My research focuses on understanding the proximate and ultimate mechanisms underlying the origin of biodiversity and adaptive divergence in natural systems. Using a range of different organisms and analytical approaches, I mainly want to understand the evolutionary processes by which organisms rapidly adapt to different environments and the functional genomic basis of adaptive phenotypic traits.
I address these questions by integrating different approaches, ranging from ecology to developmental biology, to population and functional genomics, to investigate:
- Phenotypic patterns associated with rapid and repeated ecological divergence
- Processes shaping the genomic landscape of divergence
- The genomic basis of adaptive phenotypes
- Gene regulatory changes underlying adaptive phenotypes
- The interplay of genotype and environment in adaptive phenotypic divergence
My research is mostly driven by exciting natural history observations and I aim to generate a better basic understanding of the evolutionary processes and associated functional mechanisms that create the wonderful biodiversity we see around us. Although I am mainly interested in fishes and other aquatic organisms, I also venture out and collaborate with a range of people to study adaptive processes in birds and other vertebrates.
Below is an overview of my main research interests and projects:
The genomic basis of local adaptation under strong gene flow. Using an ecological model organism, the Atlantic silverside (Menidia menidia), I am trying to understand how species can adapt to distinct environmental conditions in the face of strong gene flow. The Atlantic silverside is a small estuarine species that is distributed along of the steepest temperature clines in the world along the North American Atlantic coast.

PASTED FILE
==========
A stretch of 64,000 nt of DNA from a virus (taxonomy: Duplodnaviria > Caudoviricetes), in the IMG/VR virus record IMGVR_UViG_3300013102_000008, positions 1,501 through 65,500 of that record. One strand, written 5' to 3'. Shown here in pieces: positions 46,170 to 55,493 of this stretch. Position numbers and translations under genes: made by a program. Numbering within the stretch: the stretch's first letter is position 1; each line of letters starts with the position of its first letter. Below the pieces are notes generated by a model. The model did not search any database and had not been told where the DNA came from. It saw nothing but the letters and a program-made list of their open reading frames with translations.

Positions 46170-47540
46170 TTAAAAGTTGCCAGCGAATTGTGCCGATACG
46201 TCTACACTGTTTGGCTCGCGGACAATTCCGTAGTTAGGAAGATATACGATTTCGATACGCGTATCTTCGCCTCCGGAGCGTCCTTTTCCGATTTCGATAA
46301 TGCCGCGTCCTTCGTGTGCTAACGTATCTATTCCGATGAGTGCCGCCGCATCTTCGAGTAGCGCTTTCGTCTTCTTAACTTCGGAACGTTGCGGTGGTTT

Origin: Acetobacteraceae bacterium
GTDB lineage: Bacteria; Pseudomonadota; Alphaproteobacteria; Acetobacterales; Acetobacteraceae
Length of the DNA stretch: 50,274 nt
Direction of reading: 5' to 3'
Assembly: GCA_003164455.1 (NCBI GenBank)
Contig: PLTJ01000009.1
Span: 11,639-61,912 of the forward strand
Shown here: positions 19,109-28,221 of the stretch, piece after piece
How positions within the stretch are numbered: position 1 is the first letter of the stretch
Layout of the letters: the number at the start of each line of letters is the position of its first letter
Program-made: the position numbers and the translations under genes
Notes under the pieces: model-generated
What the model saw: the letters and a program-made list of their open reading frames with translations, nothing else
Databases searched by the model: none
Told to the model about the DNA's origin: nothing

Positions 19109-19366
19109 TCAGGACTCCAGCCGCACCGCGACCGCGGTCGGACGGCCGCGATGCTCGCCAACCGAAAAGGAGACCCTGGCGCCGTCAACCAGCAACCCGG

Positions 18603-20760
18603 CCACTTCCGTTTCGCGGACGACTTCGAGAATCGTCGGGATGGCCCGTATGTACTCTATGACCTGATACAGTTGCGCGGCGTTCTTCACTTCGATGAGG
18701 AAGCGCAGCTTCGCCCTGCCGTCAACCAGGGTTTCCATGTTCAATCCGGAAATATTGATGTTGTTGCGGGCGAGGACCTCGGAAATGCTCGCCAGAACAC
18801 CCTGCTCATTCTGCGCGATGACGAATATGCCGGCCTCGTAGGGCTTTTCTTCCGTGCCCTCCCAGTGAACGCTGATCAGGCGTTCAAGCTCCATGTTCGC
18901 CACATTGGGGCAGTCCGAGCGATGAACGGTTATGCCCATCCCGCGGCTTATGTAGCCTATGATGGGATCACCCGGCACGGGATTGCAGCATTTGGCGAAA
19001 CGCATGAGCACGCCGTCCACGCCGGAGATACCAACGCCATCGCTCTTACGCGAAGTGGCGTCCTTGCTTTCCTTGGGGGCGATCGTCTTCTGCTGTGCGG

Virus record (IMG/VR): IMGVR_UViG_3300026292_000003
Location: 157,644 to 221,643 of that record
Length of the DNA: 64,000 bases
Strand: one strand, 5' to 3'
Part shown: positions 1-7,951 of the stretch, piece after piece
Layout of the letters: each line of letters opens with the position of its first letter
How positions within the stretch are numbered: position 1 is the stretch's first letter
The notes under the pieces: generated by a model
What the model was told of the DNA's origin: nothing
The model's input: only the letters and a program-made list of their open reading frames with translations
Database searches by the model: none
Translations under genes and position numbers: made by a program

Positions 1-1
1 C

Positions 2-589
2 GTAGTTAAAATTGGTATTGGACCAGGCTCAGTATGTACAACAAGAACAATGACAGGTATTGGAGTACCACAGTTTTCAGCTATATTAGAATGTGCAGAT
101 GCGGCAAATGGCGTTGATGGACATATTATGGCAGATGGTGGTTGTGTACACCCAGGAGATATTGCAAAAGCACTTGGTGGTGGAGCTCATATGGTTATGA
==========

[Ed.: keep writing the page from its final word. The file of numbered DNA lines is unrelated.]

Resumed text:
Rapid adaptation to urban environments in great tits (Parus major).
Understanding the loss of parasitism in an ancient vertebrate, the lamprey.
Integrative analysis of rapid and parallel evolution in Arctic charr.
Arctic charr is one of the most diverse vertebrate species and has repeatedly evolved diverse ecotypes across lakes in the northern hemisphere, including in Scotland and Siberia. These ecotypes include benthic-feeding specialists (‘benthivorous’) occupying the littoral-profundal habitat, plankton-feeding specialists (‘planktivorous’) living in the open water, fish-feeding specialists (‘piscivorous’).
Despite numerous studies investigating the ecological and phenotypic adaptation to different trophic niches and habitats, we still have a limited understanding about the extent of phenotypic parallelism in this species and how replicated ecotypes have evolved.
Integrating ecological, phenotypic, population genomic and gene expression data I aim to understand i) how replicated ecotypes have evolved, ii) if parallel genomic and functional changes underly parallel evolution and iii) what determines or constrains the extent of parallel phenotypic and genomic evolution. Together, this will provide us with a better understanding of the repeatability of evolution, allowing us to better predict evolutionary responses in the face of environmental change.
Using this integrated approach, we investigated the evolution of of replicated ecotype pairs within the Atlantic lineage of Arctic charr (Scottish lakes) and the Siberian lineage (Transbaikalian lakes), as well as across these two distinct evolutionary lineages. Overall, we found varying levels of phenotypic parallelism across populations that could be explained by variation in evolutionary history, environmental stochasticity and variation in molecular responses. The results can be found here.
Conservation genomics of salmonid fishes.
The functional and genomic basis of rapid ecological and phenotypic re-expansion in European whitefish (Coregonus lavaretus) from Lake Constance.
The evolutionary history and genomic basis of a rare piscivorous brown trout (Salmo trutta) ecotype, the ferox trout.